Title IX

Q. Quallen rock climbing
Q. Quallen

On a Sunday evening, Q. Quallen worked off some stress at the University of Wyoming rock climbing gym. The senior, double majoring in wildlife and natural resources, has had a rough past year.

“When I’m climbing, it’s like a puzzle that I have to solve,” said Quallen. “It’s the only thing that actually distracts me enough right now.”

Quallen focused on moving up the vertical wall one tiny, fake rock at a time; just his fingertips and toes making contact.

Content from the Branding Iron. Layout by Tennessee Watson

An interaction between the UW Police Department and the UW student newspaper has prompted the university to clarify its policy regarding the rights and obligations of student journalists.


In a November 3 article, Branding Iron reporter Destiny Irwin reported on allegations that an unnamed resident assistant sexually assaulted women in a dorm. Irwin quoted Resident Assistant Rachel MacDonald, who said the incidents caused Residence Life to change its hiring practices.


Tennessee Watson

Both private and public institutions are bound by federal law to respond to reports of sexual harassment and abuse. In the workplace, it’s Title 7. In educational settings, it’s Title 9. But this fall the U.S. Department of Education announced it plans to overhaul the guideline. In response, UW law students organized a panel of university administrators to discuss potential changes. A Laramie attorney — who has represented a student facing sexual misconduct violations — spoke out at the event.

University of Wyoming

#metoo started flooding social media following the news about film producer Harvey Weinstein. Now the campaign has extended beyond women in Hollywood  inspiring millions of people to speak out about their experiences with sexual harassment and assault. But what happens when students come forward at the University of Wyoming? This is the third story in a series looking at Title IX and schools responsibility to respond to sexual misconduct.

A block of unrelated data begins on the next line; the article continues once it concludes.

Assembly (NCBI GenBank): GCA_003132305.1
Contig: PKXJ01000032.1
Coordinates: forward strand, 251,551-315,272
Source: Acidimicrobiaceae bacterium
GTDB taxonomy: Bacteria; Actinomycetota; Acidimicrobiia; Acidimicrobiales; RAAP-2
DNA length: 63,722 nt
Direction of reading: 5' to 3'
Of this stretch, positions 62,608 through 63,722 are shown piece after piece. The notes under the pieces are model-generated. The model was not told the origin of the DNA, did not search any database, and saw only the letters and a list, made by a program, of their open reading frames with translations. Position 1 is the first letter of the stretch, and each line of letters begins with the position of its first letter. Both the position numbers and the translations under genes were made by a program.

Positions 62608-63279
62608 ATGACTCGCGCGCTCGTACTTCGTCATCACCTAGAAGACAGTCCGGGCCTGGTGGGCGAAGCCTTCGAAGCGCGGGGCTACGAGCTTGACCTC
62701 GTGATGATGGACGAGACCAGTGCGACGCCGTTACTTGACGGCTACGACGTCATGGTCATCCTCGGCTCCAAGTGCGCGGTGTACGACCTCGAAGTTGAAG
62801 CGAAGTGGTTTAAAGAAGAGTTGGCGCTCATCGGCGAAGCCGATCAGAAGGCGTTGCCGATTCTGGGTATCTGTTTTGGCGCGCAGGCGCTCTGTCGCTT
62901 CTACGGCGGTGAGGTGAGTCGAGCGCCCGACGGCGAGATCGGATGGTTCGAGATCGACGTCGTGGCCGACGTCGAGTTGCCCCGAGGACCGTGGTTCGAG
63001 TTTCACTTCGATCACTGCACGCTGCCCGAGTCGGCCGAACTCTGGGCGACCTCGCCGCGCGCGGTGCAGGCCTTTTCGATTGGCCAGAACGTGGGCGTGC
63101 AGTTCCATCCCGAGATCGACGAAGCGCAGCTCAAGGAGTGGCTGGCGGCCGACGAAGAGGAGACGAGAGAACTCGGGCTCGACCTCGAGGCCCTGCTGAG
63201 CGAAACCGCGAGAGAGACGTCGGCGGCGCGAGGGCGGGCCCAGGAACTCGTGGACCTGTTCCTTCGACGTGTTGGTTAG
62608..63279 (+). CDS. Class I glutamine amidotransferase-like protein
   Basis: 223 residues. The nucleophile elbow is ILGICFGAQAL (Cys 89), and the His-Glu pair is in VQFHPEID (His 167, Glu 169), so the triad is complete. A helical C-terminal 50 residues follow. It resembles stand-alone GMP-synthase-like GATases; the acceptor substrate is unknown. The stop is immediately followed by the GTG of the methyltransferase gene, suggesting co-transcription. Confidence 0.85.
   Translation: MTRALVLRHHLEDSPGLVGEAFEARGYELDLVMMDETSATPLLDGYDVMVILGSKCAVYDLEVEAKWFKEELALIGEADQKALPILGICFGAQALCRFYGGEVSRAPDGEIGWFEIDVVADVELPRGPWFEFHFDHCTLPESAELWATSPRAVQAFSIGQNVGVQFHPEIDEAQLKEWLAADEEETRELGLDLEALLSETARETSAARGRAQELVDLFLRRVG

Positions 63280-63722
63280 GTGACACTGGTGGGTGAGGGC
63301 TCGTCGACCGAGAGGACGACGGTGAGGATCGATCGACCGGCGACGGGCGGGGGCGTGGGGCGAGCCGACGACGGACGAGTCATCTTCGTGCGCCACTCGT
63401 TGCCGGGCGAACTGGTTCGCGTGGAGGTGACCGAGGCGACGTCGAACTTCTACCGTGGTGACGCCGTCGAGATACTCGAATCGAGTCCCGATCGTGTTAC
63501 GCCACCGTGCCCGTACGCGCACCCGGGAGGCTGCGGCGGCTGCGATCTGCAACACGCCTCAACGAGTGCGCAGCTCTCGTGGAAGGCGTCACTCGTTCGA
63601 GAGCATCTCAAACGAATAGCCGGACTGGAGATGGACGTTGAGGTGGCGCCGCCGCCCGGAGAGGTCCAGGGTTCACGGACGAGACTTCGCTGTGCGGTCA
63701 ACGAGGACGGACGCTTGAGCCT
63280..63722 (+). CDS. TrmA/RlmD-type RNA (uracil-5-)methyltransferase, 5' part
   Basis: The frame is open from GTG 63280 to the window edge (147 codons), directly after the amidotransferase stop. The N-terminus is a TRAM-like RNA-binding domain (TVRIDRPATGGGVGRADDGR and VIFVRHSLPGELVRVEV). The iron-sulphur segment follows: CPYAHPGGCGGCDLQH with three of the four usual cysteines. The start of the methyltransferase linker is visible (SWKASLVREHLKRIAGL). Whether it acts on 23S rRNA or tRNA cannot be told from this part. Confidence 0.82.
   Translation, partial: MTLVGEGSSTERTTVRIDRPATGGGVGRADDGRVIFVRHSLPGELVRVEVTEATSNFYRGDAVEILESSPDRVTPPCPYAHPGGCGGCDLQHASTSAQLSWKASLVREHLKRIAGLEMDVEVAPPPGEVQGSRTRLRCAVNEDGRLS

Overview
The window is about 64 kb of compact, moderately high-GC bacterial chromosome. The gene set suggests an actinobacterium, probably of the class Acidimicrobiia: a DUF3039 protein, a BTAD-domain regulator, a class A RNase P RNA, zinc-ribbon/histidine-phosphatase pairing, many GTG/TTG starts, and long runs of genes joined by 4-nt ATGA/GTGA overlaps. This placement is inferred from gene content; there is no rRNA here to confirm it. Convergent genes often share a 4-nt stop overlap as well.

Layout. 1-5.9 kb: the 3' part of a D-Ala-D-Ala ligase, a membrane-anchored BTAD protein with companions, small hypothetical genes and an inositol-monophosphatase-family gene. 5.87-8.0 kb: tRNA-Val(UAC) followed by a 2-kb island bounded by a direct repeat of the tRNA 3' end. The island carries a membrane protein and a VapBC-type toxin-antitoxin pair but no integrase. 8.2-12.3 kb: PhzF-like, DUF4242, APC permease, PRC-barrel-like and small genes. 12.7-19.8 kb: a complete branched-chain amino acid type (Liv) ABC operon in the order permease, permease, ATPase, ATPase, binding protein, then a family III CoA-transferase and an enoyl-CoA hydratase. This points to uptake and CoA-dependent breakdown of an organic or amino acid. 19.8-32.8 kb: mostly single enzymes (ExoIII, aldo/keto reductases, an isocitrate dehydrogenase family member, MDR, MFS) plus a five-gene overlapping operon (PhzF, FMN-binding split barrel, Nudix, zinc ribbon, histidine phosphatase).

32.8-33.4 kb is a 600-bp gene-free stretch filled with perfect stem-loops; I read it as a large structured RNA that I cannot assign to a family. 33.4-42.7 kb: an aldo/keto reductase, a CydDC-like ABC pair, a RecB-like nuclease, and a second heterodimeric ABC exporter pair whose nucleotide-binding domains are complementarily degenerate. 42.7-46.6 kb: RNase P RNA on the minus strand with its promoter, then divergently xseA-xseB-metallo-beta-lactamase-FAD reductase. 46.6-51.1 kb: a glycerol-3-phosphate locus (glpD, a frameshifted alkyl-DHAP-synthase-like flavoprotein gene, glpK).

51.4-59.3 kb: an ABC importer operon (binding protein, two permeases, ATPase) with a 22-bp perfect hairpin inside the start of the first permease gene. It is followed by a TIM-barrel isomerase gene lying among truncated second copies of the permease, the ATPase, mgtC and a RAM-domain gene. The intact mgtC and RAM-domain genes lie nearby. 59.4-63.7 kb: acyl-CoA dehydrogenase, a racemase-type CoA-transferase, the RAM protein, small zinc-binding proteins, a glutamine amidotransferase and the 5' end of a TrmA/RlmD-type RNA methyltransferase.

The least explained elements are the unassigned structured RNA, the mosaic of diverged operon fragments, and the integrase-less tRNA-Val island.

UW College of Law

From immigration policy to environmental regulations to sexual harassment, Law Week at the University of Wyoming tackles timely and contentious legal topics. Starting October 16, the week of panel discussions hosted at the College of Law is open to the public.

Tennessee Watson

In August we reported on a University of Wyoming student who filed a Title IX complaint with the federal government about the handling of her sexual assault. Since then Education Secretary Betsy Devos initiated an overhaul of the Title IX guidelines, bringing concern about higher education’s handling of sexual violence to national attention.

University of Wyoming

Obama era regulations, which increased protections for campus sexual assault survivors, are in the process of being removed. The U.S. Department of Education recently announced it intends to overhaul federal Title IX guidelines regarding how schools should respond to sexual violence.


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Natrona County, Laramie County School District #1 and Albany County Schools are all under federal investigation for their handling of sexual violence. The districts are three of 137 nationwide under review by the Department of Education’s Office for Civil Rights for Title Nine compliance issues.  

Title Nine is the federal act that prohibits sex discrimination and obligates all federally funded educational institutions to protect students from gender-based violence.  

Photo Courtesy Wyoming Catholic College via Facebook

Wyoming Catholic College in Lander has decided not to offer federal grants and loans to its students. It says doing so could threaten the school’s religious liberties.

Last year, the small, 8-year-old college took its first step toward accreditation. The move meant credits earned at W-C-C could be transferred to other schools—and made it eligible for federal loan programs.

But the college’s Board of Director’s voted unanimously last month not to participate in those programs—known as Title IV.